- Zero grazing has been suggested as a better alternative which will put an end to the farmers-herdsmen crisis in Nigeria
- This was the position of agricultural experts at a forum held in Ibadan recently
- The experts faulted the current trend of nomadic cattle rearing in the country
Agricultural experts have called for an end to nomadic farming in Nigeria noting that zero grazing is a better alternative to the current practice.
According to them, zero grazing will put an end to the farmers-herdsmen crisis in the country.
The experts made the suggestion during a week-long forum held at the Institute of Agricultural Research and Training (IAR&T) in Ibadan, Channels TV reports.
They faulted the current trend of nomadic cattle rearing in the country, stressing that the stress of nomadic farming reduces the efficiency of nutrition from the cattle.
A dairy specialist, Atinuke Akinyemi, while addressing the participants said if zero-grazing is adopted, it will improve the income of the farmers and boost the nutritive value of the dairy products.
“All the violence we are experiencing in Nigeria as a result of grazing could be eliminated with zero grazing and if the herders and the farmers are properly trained. The art of confining the cattle and providing nutritious pasture for them all year round is what we are training the herders to do.
”We work with the farmers because it is easier to get results when we explain to them in local languages. We have had enough of the science in the classrooms. Enough of the theories in the universities, we are here to ensure the training percolate to all,” Akinyemi told journalists at the end of the training.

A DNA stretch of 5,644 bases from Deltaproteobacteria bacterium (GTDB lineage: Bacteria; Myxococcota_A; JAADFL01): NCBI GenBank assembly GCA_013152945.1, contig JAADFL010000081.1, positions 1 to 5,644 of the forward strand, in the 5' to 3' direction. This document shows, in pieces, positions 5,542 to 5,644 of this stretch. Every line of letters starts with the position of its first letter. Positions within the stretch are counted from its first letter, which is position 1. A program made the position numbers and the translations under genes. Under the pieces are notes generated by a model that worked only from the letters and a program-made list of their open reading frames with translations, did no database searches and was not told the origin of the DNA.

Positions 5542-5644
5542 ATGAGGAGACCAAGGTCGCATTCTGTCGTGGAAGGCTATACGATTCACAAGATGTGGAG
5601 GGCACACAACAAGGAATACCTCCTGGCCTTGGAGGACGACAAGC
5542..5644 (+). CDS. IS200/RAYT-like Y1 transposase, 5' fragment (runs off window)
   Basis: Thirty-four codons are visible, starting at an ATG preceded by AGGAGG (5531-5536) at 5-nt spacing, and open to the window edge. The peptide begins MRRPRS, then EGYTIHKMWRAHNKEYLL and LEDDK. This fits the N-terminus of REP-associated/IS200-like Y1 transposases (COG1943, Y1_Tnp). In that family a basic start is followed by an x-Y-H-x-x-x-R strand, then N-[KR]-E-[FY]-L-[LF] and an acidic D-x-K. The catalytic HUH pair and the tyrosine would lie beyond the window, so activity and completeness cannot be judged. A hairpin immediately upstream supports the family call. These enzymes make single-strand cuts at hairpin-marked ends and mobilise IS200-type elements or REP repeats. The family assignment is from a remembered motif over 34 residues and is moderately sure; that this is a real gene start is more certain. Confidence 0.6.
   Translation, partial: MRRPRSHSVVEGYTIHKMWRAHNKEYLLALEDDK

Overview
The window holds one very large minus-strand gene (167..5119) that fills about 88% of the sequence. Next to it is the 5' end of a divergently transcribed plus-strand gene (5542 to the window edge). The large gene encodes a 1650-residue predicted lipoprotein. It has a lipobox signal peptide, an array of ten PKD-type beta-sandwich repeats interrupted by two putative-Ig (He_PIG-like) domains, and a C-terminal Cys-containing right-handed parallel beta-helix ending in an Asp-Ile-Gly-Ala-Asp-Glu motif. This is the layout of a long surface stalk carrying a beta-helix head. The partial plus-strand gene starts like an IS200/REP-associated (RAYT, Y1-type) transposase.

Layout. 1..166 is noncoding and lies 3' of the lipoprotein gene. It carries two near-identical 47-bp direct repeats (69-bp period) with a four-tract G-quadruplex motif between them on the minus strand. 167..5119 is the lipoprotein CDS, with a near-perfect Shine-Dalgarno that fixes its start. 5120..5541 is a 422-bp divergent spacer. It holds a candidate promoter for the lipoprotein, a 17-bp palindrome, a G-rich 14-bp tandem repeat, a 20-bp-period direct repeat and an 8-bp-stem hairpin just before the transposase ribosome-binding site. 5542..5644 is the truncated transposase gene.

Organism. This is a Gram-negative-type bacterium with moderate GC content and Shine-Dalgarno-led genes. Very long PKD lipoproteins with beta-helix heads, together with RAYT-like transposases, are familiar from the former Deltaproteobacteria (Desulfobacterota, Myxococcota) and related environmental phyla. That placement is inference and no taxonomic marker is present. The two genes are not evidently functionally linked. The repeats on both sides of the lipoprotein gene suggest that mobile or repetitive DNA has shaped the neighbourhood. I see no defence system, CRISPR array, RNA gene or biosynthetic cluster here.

The Netherlands Ambassador to Nigeria, who was represented by his deputy, Michael Deelen, at the event said it is time the Nigerian government optimise the nutritional value of dairy products produced in the country.
He added that the federal government should also increase support for farmers.
“It’s not enough to buy the cows, we have to feed and take care of them, that is crucial in this whole eco system,” he said.
Other participants at the event called on the government to the give attention to dairy farming by providing enablers to encourage farmers to embrace the new trend of ranching without moving the cattle from one location to another.
PAY ATTENTION: Read the news on Nigeria’s #1 new app
Meanwhile, a Nigerian agricultural investor, Mr. James Paul Adama have lost his 160 hectares of moringa farmland located at Kwi village in Riyom local government area of Plateau state due to activities of suspected herdsmen.
Adama, a native of Kogi state, kick-started the project in April 2018, with the aim of supplying the products to foreign and local companies, but his dreams were shattered herdsmen allegedly invaded the farm.
Nigeria Latest News: Herdsmen Have Destroyed my Farm - Nigerian Investor in Plateau | Naij.com TV